Stoping RTH because I learn to fast?

This is the second time I have learned around 1000 characters and got the feeling that I was selling myself short by learning this way. I’ve always been good at making connections between things in my learning and I think I have made another one.

I’m sure this will be obvious to some people, it’s kind of common knowledge, but I’ll say it. In Chinese, the radicals often give a clue to the meaning of the character. Some radicals like the water radical or the hand radical, are used for around 200 characters each in the most common 3000. The characters with the hand radical mostly have to do with actions you make with your hand like tying a knot or climbing or beating someone. The characters with the radical water are things like ocean, and juice. A lot of the characters with the woman radical interestingly enough have to do with marriage and family. So When I’m learning these characters, I was trying to learn all the characters that used one radical, then all the characters that used another. I started catching on I guess. Also I was getting stressed, I was stressing myself out actually , about learning them all fast.

The next important thing is that most of the characters have more than one meaning so if you are just learning one meaning like people do with rth, you are still only having part of the story. What I am trying to say is that all those people that got fluent after learning rtk actually didn’t have the total grasp of each and every character. Not completely anyways, but pretty good.

What I am suggesting is that a person who is quick to catch on to these connections and become board might need to take learning into their own hands and learn in a way that is more natural for them.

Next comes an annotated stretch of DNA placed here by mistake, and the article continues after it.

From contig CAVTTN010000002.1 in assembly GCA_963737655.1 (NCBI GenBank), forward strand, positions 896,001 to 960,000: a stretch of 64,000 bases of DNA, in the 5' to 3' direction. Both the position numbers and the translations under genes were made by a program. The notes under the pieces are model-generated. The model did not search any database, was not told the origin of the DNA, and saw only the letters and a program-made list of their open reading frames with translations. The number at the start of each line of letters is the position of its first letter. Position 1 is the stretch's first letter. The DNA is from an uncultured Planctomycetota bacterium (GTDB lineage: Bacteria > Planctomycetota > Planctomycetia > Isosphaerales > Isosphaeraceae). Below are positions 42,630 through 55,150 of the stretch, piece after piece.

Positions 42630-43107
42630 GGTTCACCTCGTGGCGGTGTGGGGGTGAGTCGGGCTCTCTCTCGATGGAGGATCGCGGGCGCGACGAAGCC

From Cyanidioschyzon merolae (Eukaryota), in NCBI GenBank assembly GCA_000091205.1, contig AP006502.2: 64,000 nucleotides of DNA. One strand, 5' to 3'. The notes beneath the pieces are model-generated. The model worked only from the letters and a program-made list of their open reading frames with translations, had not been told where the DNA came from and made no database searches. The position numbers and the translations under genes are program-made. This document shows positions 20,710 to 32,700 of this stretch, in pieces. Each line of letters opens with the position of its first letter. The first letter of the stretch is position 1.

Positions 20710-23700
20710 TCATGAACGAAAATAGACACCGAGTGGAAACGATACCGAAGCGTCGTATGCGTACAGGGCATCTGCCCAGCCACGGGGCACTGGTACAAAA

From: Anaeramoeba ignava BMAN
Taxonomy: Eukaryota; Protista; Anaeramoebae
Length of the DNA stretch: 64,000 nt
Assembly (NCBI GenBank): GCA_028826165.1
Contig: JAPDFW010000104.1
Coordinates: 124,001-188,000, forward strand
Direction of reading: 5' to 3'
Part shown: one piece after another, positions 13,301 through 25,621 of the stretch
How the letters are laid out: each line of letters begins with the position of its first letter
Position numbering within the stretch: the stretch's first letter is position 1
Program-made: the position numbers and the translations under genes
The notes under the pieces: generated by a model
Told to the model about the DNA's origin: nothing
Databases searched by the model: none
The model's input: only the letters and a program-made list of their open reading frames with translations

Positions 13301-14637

Here is my suggested method.

1) Start off by learning all the 214 radicals.

2) Learn Hanzi using mnemonics RTH style and if you  burn out and feel what  described…

3) Switch to sentences and makes sure when you read you read each radical, each component making a guess based on the radical and any other knowledge you have.

4)At same time as 3 or maybe before, go through the 3000 most common Hanzi in RTH or an online deck and figure out how the radicals are mainly used. Meaning what types of characters each one is mainly used for. Then if there are any characters that deviate from the pattern, learn those RTH style. The rest just learn from sentences as part of other words and phrases.

See I started learning the Hanzi because when I first did the sentences method it felt like the characters were only vaguely learned. I felt I would enjoy it more if I new all the characters. Now after having around 1000 or so I feel like, I don’t need to have ALL the characters, I have enough that I would benefit from sentences. Now that I’ve gotten used to separating the characters into components I would be paying attention to that as I read, not like the first attempt at sentences. So I have around 1000 characters and a good grasp of the radicals and other character components.

This might be an INTP thing so any of you out there y’know… really…catch on to this. Like if you learn well by osmosis or by understanding what your learn rather than rote, you might enjoy this. I also like this just as an argument against this hesig traditionalism that seems to be the tendency. Like, you think you need 3000 characters? Why? Why isn’t 2000 enough? Why not 1000? I know studies say with 3000 you have like 95 % of the characters in modern use or something. However you’ll still be illiterate so that still isn’t an argument for learning 3000 rth style. Once you learn 1000, experiment. If you feel a flow in your learning of sentences and words after only 1000 characters then maybe it’s enough to start with.


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